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Deafness is a major problem in developing countries. Rural communities tend to be affected more than urban ones, and chronic otitis media is common. The World Health Organization has proposed primary ear care as a method of providing otological services in developing countries. This study aimed to assess the diagnostic otoscopy skills of community ear assistants in rural Western Nepal.
Materials and methods:
Community ear assistants undertook the pre-operative evaluation of 92 patients selected for middle-ear surgery in an ‘ear camp’ setting. The otoscopy skills of community ear assistants were also assessed by means of an otoscopy quiz. Consultant otologists and trainee otolaryngologists underwent an identical assessment.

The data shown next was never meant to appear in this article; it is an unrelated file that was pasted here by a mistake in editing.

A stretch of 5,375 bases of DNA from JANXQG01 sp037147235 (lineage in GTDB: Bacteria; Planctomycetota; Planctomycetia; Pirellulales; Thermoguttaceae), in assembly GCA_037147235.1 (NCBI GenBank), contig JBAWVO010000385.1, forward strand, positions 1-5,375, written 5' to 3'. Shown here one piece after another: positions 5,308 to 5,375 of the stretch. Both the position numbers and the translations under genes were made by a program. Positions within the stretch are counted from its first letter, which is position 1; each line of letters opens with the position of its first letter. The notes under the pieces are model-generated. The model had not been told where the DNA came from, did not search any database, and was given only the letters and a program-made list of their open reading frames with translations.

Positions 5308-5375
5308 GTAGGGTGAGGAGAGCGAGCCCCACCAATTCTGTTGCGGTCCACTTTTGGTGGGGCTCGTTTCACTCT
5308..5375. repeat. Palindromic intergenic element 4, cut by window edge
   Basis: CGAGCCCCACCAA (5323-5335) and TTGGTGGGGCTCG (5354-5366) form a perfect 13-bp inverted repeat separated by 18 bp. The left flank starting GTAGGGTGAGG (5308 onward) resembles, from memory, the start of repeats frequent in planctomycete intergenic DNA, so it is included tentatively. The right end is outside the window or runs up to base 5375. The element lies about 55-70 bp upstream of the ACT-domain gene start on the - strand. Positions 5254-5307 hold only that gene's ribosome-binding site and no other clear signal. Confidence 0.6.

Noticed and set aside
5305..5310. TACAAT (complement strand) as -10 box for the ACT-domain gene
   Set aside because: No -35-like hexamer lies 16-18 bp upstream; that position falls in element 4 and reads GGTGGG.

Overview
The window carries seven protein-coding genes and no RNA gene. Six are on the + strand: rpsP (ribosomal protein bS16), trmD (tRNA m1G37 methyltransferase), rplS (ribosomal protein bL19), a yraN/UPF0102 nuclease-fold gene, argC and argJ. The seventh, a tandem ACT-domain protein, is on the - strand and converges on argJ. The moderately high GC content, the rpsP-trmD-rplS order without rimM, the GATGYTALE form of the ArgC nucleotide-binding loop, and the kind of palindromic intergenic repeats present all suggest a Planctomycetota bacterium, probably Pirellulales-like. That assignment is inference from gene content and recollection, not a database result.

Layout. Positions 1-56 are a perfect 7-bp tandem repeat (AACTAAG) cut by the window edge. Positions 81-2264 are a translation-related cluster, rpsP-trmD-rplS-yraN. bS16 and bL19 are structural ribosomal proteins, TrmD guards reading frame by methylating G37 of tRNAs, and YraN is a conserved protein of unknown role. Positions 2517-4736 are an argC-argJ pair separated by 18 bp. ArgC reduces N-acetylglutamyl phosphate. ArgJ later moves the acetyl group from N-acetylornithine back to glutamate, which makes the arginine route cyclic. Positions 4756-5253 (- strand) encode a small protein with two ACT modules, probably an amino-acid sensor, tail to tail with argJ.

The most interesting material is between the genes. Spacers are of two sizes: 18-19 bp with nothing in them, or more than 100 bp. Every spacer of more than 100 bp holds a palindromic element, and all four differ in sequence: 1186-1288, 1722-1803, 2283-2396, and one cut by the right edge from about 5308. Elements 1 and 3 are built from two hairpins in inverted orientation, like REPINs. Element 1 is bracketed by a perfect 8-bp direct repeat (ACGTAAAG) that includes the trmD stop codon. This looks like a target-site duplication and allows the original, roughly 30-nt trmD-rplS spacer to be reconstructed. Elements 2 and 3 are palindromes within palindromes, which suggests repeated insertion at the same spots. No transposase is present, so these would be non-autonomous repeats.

The community ear assistants' selection of patients for middle-ear surgery concurred with the consultant otologists' opinion in 87 of 92 patients (94.5 per cent). The level of community ear assistants' otoscopy skills was between that of junior and senior otolaryngology trainees.
With intensive training, medically unqualified community ear assistants can develop otoscopy skills comparable to those of medically qualified otolaryngology trainees. These results support the development of primary ear care in poorer countries where access to specialist otological services is difficult or impossible.
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